There’s no doubting it now, a Fitbit smartwatch is in the works and the company is buying up more expertise in the field with startup Vector the latest on the shopping list.
After spending around $40 million on Pebble at the tail end of last year, Vector’s founder and CTO Andrei Pitis confirmed the acquisition of its software platform and design team.
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So why would Fitbit want to have Vector on board? There’s probably a few reasons. For starters, Vector CEO Joe Santana spent 20 years at Timex moving from engineer to CEO, so it’ll be inheriting a team with plenty of experience in the watch business. Its operating system also featured unique features like the ability to create watch faces, information streams and discreet notifications.
Since 2015, its launched two luxury smartwatches in the shape of the Lunar and Meridian. The standout feature was undeniably the promise to deliver an impressive 30-days of battery life. With current smartwatches like the Apple Watch Series 2 and Google’s Android Wear watches struggling around the 1-2 day mark, this could mean Fitbit is working to offer significantly more smartwatch stamina than the current crop.
In a statement on its website, Vector outlined the Fitbit buyout:
“Today, we are happy to announce that the Vector Watch team and our software platform are joining Fitbit, the leader in the connected health and fitness market! We believe this is an important milestone as a moment when we will start building other new and amazing products, features and experiences, incorporating our unique technology and knowhow with Fitbit’s experience and global community.”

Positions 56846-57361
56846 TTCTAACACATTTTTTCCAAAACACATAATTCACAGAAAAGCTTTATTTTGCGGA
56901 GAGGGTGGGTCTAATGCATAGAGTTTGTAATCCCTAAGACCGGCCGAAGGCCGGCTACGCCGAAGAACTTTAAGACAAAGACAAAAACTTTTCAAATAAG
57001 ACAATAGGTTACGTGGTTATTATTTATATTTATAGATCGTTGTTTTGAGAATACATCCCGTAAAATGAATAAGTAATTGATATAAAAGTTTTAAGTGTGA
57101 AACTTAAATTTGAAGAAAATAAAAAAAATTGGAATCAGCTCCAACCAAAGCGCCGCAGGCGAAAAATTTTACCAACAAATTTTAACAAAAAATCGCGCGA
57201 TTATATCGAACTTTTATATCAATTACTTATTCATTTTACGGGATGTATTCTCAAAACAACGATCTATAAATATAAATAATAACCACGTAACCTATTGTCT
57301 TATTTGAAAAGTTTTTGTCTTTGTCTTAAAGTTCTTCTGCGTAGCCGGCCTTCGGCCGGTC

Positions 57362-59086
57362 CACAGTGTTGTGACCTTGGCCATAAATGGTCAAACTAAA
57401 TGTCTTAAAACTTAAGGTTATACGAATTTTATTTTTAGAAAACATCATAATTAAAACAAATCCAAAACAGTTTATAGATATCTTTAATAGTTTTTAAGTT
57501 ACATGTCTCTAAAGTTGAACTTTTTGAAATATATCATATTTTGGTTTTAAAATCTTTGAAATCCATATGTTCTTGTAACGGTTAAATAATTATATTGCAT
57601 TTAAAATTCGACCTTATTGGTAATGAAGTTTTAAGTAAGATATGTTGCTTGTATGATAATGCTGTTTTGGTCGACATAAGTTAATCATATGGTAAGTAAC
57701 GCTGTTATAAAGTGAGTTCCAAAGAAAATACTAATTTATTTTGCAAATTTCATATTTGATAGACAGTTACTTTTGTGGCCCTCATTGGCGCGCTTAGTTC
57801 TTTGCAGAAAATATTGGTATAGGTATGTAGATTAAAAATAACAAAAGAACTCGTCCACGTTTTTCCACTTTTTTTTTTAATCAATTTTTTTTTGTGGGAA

For those Vector owners worried what this buyout means for them, unsurprisingly no new software and hardware features will be added to the existing watches. Warranty and hardware related queries will still be dealt with by the Vector support team and you can still submit new watch faces for approval. You’ll still also be able to buy Vector watches including the new BMW i Limited Edition model as well as chargers and screen protectors from selected retailers.
Fitbit has yet to confirm that it’s building a smartwatch but the evidence continues to mount. CEO James Park has already hinted at new form factors and revealed Fitbit wants to build a wearable app store in 2017. After the Pebble buyout followed by the Vector acquisition, it’s acting swiftly to make sure it has all the tools necessary to make a Fitbit smartwatch that’s going to have Apple, Samsung and Google quaking in their boots.